"... I’m hoping that since humans do have the ability to think cognitively that they will use that gift to make informed opinions and decisions."

But whose information do they use? How do they decide that their opinions and decisions are good? Whose standards do they use?

"Your comparisons about animals and their 'ethics' is not an apples to apples comparison."

I wasn't comparing animal ethics to those of humans. I clearly stated that there is no such concept as animal ethics when I said that "we’re the only species that has ethics."

"As human beings, we are the most evolved species."

That's somewhat of a fallacy born of human arrogance. There's no such thing as most evolved or least evolved, just like there's no such thing as devolution. Evolution simply describes the biological changes in genomes of living things over vast periods of time. We are just another in a long series of creatures that happened to survive in the current climate and competition from the current fauna.

I find something inherently disingenuous in people thinking that we're "the most advanced species on the planet," and it's our duty to somehow micromanage the world. It seems so...self-aggrandizing. After all, this idea was born from Social Darwinism and people taking Darwin's work to say "well that means we as humans are the best, the brightest, and the smartest because we out-competed other animals" when that's not at all what Darwin described as natural selection.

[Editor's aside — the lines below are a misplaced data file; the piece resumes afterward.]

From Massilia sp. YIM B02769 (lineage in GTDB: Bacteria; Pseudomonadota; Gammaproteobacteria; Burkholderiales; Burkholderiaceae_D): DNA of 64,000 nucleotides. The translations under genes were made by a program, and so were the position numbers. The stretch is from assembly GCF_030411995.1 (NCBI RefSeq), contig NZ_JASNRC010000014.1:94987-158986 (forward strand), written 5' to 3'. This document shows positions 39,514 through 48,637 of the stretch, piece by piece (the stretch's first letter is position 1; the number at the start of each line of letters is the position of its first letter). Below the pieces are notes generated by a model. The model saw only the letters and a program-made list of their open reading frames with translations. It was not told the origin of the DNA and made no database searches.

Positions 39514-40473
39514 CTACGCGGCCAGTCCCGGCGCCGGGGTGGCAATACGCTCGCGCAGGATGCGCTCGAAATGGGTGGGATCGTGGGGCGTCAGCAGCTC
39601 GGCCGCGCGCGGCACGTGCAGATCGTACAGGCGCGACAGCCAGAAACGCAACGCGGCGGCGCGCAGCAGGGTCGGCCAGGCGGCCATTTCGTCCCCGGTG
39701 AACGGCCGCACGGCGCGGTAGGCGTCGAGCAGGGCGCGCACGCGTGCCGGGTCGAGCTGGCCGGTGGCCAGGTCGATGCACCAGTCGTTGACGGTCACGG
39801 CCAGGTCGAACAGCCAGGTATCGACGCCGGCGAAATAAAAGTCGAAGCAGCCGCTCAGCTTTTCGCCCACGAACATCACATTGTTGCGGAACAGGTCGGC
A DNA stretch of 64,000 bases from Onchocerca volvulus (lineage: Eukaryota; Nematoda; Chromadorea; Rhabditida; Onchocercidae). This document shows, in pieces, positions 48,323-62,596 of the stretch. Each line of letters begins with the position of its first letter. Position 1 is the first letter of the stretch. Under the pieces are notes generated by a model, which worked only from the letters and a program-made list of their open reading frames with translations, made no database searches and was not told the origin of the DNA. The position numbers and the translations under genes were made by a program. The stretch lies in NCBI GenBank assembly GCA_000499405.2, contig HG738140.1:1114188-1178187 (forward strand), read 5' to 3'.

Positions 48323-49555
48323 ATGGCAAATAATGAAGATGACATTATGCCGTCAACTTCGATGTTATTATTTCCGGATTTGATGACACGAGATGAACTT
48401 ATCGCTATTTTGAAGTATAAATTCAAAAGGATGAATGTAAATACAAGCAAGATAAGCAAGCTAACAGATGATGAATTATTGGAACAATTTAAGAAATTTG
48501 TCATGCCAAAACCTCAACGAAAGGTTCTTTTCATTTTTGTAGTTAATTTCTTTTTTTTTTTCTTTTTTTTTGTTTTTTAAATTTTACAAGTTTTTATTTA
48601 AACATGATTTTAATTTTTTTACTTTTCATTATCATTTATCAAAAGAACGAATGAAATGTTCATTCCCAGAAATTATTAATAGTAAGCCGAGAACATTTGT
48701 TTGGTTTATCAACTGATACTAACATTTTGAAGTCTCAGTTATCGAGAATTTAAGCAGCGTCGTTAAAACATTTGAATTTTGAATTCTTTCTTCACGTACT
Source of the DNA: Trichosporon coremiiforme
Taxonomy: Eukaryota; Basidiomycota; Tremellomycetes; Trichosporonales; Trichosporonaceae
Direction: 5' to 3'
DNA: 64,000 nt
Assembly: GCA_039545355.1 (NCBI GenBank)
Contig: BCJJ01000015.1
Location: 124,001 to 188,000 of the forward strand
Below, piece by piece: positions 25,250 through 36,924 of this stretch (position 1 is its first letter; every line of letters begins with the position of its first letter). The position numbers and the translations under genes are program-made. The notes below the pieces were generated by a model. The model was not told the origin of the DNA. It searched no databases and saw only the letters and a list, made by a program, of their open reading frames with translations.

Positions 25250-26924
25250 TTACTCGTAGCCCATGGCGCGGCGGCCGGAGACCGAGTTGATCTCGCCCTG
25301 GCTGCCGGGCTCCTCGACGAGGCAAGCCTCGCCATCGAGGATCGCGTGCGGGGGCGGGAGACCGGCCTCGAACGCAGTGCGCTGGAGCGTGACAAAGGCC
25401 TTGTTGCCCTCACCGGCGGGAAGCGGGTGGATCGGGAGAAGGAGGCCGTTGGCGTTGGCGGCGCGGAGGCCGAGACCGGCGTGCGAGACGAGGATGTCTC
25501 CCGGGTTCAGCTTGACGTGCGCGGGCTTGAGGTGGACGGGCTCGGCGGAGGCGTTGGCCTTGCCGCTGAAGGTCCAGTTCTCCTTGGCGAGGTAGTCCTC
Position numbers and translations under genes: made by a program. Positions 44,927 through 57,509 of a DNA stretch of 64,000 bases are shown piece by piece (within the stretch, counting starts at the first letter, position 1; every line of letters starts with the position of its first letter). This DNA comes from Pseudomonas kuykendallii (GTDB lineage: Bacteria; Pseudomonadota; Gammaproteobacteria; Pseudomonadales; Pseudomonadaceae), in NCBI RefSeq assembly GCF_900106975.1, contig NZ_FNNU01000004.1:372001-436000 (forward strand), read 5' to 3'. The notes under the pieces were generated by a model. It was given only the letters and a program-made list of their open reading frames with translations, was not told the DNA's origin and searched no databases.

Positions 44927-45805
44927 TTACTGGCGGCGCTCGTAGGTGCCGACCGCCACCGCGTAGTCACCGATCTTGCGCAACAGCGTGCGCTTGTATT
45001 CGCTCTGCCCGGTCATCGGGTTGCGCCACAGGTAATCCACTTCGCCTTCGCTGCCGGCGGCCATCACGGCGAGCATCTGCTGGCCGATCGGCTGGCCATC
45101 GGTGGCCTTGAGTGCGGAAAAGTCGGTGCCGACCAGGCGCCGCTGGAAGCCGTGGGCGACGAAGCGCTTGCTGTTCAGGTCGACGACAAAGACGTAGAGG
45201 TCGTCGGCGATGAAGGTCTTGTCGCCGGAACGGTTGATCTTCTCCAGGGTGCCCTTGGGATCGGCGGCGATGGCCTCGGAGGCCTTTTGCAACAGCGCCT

"A male lion kills a cub out of instinct. Humans don’t go to war out of instinct. Humans go to war over many complex issues that animals can’t consider."

Humans go to war over resources, dominance, and because they feel threatened in much the same way animals would go to war. When animals need to affirm their territory, defend their resources, or capture more, they go to war. We don't do anything different. We just call our territories countries.

"Their 'wars' are instinctual, territorial--there’s no negotiating."

Actually animals do have the idea of stalemates and leaving each other alone, especially when there's plenty of food and space to go around. They also try to avoid fighting when they can because of the fear of injury that could adversely affect their ability to survive.

"We have an obligation to the world as its most evolved species to put great thought into all of our actions."